The Cambridgeshires and the Schwaben Redoubt - October 14th & 15th 1916

Part 7 – Counter-Attacks and Relief

After the first wave of Cambridgeshires had jumped, bayonet first, into the trenches of the Schwaben Redoubt, everyone, from private to brigadier, was well aware that a German counter-attack was only a matter of time. Experts in the art of swift ad hoc attacks, often using specially trained troops, the Germans relied on this tactic as a key part of their defensive strategy. Every time the British made any advances in the Schwaben the German counter-attack either repelled them completely or took back large parts of the captured ground.

Since Riddell had first considered how to capture the north face of the Schwaben Redoubt, he had thought about the issue of German counter-attacks. He had taken numerous steps, discussed in part 2 of these articles, to insure that his men were well supplied and in the best possible situation to withstand any such attack. However he was well aware that all his precautions could easily unravel in the confusion of battle.

By late afternoon on the 14th October, much of the position was now in British hands. The problem area between the two attacking battalions was being cleared and fresh reinforcements were on their way to garrison it. Many of Riddell’s men were now busy constructing the strong points and fortified shell holes in the ground north of the Schwaben. The Redoubt was still coming under German artillery fire and there were multiple small-scale skirmishes, but the much anticipated counter-attack had still not materialised.

Unknown to Riddell and his men, the German troops were struggling to launch any form of organised push on the lost ground. Riddell’s carefully planned artillery bombardment was still causing chaos in the German positions and communication and troop movement were all but impossible. The attack group, including the specialist assault troops that would normally be at the spearhead of the counter-attack, was all but annihilated by artillery fire before they even reached the Redoubt.

By the time a further German attack was ready, the Cambridgeshires and their comrades had turned the captured position into a well-defended network of connected position. Throughout the night and early hours of the 15th, fighting flared in some locations, including the strong point on the far left where one German attack tried to push down the Strassburg line. The result of these small attacks was the same; they were all beaten back by the combined fire from the British positions.

Since his earlier foray into the Schwaben, Riddell had been busy at the Battalion HQ. The German shelling of the area had carried on until around midnight when it finally slackened. Taking the chance to escape from the dugout he emerged to find the body of the Battalion Intelligence Officer, Alfred Bradford, lying nearby. Writing in the regimental history he later wrote:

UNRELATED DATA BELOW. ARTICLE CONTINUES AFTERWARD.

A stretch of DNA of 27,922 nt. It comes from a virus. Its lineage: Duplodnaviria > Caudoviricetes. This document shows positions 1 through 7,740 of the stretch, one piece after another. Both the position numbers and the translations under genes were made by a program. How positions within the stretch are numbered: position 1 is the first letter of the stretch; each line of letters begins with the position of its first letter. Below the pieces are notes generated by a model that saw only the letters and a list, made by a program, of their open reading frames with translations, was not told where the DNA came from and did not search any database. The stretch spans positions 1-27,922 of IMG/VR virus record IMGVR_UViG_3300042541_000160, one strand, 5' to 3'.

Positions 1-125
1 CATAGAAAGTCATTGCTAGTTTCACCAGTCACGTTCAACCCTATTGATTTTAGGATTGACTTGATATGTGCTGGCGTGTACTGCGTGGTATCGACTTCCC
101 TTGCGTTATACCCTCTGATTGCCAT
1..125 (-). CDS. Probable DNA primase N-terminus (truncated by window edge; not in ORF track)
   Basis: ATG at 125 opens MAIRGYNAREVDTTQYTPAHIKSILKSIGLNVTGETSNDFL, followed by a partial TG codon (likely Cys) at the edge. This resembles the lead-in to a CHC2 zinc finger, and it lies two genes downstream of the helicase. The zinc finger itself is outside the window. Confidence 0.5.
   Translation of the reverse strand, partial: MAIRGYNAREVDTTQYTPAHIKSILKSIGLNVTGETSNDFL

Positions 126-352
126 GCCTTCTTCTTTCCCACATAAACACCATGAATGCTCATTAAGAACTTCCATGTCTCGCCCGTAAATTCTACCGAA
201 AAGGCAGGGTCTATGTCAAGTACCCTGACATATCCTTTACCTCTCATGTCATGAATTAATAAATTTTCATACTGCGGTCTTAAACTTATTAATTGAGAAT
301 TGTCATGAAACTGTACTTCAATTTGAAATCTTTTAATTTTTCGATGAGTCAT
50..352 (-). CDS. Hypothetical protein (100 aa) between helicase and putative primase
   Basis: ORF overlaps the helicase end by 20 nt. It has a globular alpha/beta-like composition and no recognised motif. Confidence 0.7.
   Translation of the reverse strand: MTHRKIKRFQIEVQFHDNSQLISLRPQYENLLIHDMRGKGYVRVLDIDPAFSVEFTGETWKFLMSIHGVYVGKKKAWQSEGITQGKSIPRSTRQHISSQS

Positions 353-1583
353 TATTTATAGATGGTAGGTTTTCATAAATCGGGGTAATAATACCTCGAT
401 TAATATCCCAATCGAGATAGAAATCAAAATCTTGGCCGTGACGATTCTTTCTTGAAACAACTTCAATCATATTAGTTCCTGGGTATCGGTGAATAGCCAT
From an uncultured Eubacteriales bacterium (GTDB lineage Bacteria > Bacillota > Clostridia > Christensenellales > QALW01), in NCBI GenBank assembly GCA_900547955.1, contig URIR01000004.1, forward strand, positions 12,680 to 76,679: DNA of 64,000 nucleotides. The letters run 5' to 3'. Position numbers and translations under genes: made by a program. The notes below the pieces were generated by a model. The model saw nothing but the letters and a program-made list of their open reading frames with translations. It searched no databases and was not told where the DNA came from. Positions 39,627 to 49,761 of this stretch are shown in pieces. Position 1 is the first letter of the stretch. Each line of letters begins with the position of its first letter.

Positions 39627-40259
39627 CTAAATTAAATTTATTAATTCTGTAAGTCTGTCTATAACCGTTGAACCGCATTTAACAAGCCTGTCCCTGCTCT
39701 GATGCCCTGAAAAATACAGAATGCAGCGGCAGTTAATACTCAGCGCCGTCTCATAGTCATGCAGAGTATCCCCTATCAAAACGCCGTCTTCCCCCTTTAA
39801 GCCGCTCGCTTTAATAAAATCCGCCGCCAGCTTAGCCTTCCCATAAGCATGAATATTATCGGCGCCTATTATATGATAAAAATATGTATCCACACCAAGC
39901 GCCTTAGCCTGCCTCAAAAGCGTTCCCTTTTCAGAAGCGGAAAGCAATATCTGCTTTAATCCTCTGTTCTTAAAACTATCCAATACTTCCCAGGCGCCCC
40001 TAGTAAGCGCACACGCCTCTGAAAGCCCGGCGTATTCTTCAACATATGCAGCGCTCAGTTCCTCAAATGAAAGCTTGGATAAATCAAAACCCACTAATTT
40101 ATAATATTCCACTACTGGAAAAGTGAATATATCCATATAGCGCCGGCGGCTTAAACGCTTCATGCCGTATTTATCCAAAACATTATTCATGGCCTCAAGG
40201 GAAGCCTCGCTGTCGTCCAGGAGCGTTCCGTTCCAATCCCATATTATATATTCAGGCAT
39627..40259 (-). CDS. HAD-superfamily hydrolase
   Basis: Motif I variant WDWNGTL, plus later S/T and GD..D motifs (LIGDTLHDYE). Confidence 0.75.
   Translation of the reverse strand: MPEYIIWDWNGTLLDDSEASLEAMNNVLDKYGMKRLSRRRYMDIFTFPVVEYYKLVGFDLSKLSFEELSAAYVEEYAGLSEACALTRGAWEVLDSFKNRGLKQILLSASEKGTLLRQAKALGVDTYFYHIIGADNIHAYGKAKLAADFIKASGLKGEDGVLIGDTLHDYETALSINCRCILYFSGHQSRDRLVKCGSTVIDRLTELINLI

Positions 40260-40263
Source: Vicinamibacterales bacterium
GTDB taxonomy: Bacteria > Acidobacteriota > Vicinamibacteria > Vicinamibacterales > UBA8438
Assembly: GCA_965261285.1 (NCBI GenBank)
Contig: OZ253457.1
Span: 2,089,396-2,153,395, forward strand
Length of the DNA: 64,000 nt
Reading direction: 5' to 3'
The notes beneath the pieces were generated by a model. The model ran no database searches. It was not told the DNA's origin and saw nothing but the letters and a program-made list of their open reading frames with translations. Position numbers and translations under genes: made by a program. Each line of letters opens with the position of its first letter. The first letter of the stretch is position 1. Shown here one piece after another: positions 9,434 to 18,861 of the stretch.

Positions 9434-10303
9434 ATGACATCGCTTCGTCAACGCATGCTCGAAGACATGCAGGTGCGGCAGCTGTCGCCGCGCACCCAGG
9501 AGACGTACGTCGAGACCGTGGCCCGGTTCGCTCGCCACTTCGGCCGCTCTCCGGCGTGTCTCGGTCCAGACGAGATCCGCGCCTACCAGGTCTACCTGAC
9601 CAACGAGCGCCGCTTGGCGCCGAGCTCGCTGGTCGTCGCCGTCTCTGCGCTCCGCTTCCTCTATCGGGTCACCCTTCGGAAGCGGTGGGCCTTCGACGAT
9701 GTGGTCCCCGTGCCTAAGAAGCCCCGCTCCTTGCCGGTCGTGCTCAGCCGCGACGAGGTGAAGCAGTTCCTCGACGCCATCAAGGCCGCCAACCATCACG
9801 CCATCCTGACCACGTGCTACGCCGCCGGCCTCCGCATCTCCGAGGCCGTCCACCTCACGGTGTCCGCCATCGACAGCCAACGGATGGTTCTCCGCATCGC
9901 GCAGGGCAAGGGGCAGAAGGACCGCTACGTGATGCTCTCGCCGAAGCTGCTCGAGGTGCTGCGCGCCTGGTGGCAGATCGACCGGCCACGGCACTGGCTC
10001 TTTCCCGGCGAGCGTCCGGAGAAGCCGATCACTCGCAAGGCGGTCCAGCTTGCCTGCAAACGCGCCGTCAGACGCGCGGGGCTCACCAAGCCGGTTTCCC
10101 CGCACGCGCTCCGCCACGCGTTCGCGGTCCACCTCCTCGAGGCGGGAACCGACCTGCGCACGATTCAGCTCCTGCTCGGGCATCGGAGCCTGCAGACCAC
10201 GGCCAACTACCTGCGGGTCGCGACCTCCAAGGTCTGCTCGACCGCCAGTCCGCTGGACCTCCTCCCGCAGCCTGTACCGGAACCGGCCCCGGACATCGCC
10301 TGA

Fearless in life, he had done his work nobly. I am afraid I sobbed like a child; but I was not ashamed of this breakdown.

Taking full advantage of the pause in the German shelling, Riddell brought up some of his reserve officers and men from Paisley Dump. The cover of darkness and reduction in shelling meant more messages and details reached Battalion HQ from the men at the front. Around 1am Riddell, now with a clear picture of the situation, informed Finch-Hatton that his battalion would need to be relived owing to the high casualties among his officers and NCOs. The reply from the Divisional Staff was that relief would start from around 6am - it was going to be a long and tense wait for the men holding the Redoubt.

At around 4am German artillery fire on the Redoubt and the area around Battalion HQ suddenly began again. The heavy shelling was a warning sign of an attack and all across the captured position men waited for the first signs of enemy movement. Back at Battalion HQ the fresh wave of shelling finally scored a direct hit. The dugout was badly damaged and the blast left nearly all the occupants injured or knocked out. Riddell was left severely shell shocked and exhausted, his part in the fight had come to an end and he was eventually evacuated back to hospital.

Around the time that Battalion HQ was hit, the expected German attack pushed on the Schwaben from the north, focused around the trench near the Cambs’ right hand strong point. Initially there was a concern that it may be more of the Black Watch men who had overshot their objective moving back to their line. However as they came close they were identified as enemy soldiers and what’s more, they seemed totally oblivious of the Cambridgeshires' advanced positions. The brigade report dryly recorded the outcome:

… fire was held up until the enemy was quite close up when the enemy could be recognised. Machine gun and rifle fire was at once opened and the attack was practically exterminated.

The Battalion, now under the command of Captain Marr, had suffered very few casualties repelling the recent attack and the fighting, once again, died down. Riddell’s plan of strong points and an advanced improvised trench had been a huge success. Most of the German artillery fire had landed on the Schwaben and not on his new line of defence and the attacking Germans were caught by complete surprise. The biggest threat yet to the captured positions had been defeated with minimal casualties. With daylight now illuminating the battlefield, the risk of another German attack eased a little.